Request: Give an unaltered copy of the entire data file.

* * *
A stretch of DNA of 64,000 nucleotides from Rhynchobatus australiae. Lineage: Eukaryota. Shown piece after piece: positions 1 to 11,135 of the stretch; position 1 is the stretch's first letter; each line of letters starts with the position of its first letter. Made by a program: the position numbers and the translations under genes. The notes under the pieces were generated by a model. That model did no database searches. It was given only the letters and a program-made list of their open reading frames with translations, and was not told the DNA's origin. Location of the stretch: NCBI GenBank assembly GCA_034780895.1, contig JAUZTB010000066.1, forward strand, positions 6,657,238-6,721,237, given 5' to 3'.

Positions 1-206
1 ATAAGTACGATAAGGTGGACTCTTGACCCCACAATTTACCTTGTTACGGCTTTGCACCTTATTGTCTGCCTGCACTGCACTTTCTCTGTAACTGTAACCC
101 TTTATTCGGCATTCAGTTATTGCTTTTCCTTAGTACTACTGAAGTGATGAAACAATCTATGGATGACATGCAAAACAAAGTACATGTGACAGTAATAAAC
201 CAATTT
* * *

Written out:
A stretch of DNA of 64,000 nucleotides from Rhynchobatus australiae. Lineage: Eukaryota. Shown piece after piece: positions 1 to 11,135 of the stretch; position 1 is the stretch's first letter; each line of letters starts with the position of its first letter. Made by a program: the position numbers and the translations under genes. The notes under the pieces were generated by a model. That model did no database searches. It was given only the letters and a program-made list of their open reading frames with translations, and was not told the DNA's origin. Location of the stretch: NCBI GenBank assembly GCA_034780895.1, contig JAUZTB010000066.1, forward strand, positions 6,657,238-6,721,237, given 5' to 3'.

Positions 1-206
1 ATAAGTACGATAAGGTGGACTCTTGACCCCACAATTTACCTTGTTACGGCTTTGCACCTTATTGTCTGCCTGCACTGCACTTTCTCTGTAACTGTAACCC
101 TTTATTCGGCATTCAGTTATTGCTTTTCCTTAGTACTACTGAAGTGATGAAACAATCTATGGATGACATGCAAAACAAAGTACATGTGACAGTAATAAAC
201 CAATTT